Tag Archives: ford to city: drop dead – new york in the 70s

The Film Forum Brings New York City In The 70’s To The Big Screen

The folks at the Film Forum are setting up a NYC centric film festival with a few dozen films that were done right here on our at one time mean city streets. There are quite a few classics to filter through and this will begin next week on July 5th so get your plans in order and get the tickets that you want before anything sells out. Some have numerous showings across the festival while others seem to have only one. Commence your indulgence into the full press release and please be aware that based on the amount of films being presented I will NOT be listing these individually on our calendar.

The Press Release:
“FORD TO CITY: DROP DEAD – NEW YORK IN THE 70s,” a 23-day, 44-film series spotlighting movies made in and about the city during the 1970s, will run at Film Forum from Wednesday, July 5 through Thursday, July 27.

The title of the series is taken from the classic Daily News headline – the most famous in the paper’s history. On October 29, 1975, President Gerald Ford declared that a near-bankrupt New York City would be denied federal aid. The following day, the News’ front page carried the banner headline (written by managing editor Bill Brink) “FORD TO CITY: DROP DEAD.” It became one of the most iconic images of the decade and helped seal Ford’s fate for a 1976 presidential run. (Only last week, the News revived the headline after the current administration’s withdrawal from the Paris Accord: “TRUMP TO WORLD: DROP DEAD.”)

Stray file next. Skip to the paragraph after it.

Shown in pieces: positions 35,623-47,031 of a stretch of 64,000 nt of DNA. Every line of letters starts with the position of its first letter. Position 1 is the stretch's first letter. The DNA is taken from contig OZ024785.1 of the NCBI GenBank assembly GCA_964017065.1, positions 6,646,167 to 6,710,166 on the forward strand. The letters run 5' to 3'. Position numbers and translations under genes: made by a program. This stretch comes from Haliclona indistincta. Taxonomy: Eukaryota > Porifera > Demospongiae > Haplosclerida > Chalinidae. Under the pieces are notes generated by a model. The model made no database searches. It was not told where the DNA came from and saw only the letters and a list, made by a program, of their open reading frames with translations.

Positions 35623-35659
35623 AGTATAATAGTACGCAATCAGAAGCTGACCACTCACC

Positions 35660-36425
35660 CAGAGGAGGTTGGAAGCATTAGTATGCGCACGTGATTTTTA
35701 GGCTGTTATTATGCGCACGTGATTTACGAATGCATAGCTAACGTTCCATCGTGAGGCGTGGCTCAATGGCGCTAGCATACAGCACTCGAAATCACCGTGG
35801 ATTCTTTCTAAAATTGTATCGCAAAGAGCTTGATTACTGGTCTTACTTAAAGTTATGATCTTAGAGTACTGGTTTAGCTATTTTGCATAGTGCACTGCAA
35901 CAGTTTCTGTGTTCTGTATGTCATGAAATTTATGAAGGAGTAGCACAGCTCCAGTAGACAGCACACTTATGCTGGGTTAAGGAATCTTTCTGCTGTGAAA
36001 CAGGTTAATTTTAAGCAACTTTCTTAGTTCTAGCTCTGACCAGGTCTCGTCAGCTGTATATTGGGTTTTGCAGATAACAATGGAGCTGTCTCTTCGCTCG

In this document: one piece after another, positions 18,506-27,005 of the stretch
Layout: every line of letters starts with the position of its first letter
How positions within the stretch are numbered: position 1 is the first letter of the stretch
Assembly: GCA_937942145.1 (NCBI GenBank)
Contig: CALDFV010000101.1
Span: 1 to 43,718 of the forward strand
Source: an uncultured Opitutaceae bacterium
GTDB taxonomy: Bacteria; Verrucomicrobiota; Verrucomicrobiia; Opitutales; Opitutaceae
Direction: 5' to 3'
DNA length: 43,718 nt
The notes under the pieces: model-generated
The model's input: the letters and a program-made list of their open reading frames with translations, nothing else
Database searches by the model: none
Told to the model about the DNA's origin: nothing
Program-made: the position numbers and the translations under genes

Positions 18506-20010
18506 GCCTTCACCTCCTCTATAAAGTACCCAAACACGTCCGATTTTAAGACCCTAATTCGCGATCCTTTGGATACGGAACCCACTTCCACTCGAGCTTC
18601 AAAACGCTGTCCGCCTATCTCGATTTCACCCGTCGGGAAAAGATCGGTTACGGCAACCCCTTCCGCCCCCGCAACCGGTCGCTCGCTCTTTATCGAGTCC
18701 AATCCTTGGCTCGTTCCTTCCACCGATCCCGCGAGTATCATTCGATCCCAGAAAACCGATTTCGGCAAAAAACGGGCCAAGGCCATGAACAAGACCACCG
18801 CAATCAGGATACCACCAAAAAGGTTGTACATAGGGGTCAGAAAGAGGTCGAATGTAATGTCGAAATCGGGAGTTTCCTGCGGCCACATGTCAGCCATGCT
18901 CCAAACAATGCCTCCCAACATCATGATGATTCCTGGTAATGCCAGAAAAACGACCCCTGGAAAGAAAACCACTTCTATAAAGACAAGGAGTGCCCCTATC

New York City in the 1970s was perceived as a place of danger, decay, and paranoia, where people “didn’t get involved” (especially following high-profile crimes like the 1964 murder of Kitty Genovese). The disastrous decade was marked by the financial crisis of 1975 and the 25-hour mid-summer blackout of 1977, the spread of crack and heroin, and the ubiquity of violent crimes (1,814 homicides in 1980, compared to 335 in 2016).
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